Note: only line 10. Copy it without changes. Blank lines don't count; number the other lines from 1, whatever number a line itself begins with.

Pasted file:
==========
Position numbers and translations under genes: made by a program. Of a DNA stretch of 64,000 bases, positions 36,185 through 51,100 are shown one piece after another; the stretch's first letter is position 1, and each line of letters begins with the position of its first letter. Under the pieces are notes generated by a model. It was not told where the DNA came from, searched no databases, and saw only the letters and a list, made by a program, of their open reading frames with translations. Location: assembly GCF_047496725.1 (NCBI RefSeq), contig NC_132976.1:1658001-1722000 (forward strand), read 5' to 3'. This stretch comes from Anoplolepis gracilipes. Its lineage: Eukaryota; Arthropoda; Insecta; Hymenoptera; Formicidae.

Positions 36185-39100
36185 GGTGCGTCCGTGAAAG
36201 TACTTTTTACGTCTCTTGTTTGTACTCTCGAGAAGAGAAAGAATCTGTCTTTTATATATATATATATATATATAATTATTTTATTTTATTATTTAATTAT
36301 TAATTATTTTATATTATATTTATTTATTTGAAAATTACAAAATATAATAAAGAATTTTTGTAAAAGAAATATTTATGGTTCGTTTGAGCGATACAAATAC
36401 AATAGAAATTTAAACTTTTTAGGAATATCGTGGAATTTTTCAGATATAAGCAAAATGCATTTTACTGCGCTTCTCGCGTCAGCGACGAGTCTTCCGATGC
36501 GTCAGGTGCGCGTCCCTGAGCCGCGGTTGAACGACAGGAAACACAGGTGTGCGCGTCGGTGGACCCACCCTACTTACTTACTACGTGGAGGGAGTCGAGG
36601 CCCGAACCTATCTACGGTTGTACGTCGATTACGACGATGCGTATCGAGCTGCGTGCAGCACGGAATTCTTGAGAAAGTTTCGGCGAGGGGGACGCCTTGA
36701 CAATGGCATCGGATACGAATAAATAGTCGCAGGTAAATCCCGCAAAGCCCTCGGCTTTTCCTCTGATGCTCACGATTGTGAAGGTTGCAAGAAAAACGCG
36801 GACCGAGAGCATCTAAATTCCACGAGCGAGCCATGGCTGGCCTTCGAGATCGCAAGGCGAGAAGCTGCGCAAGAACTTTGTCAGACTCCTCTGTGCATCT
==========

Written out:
36801 GACCGAGAGCATCTAAATTCCACGAGCGAGCCATGGCTGGCCTTCGAGATCGCAAGGCGAGAAGCTGCGCAAGAACTTTGTCAGACTCCTCTGTGCATCT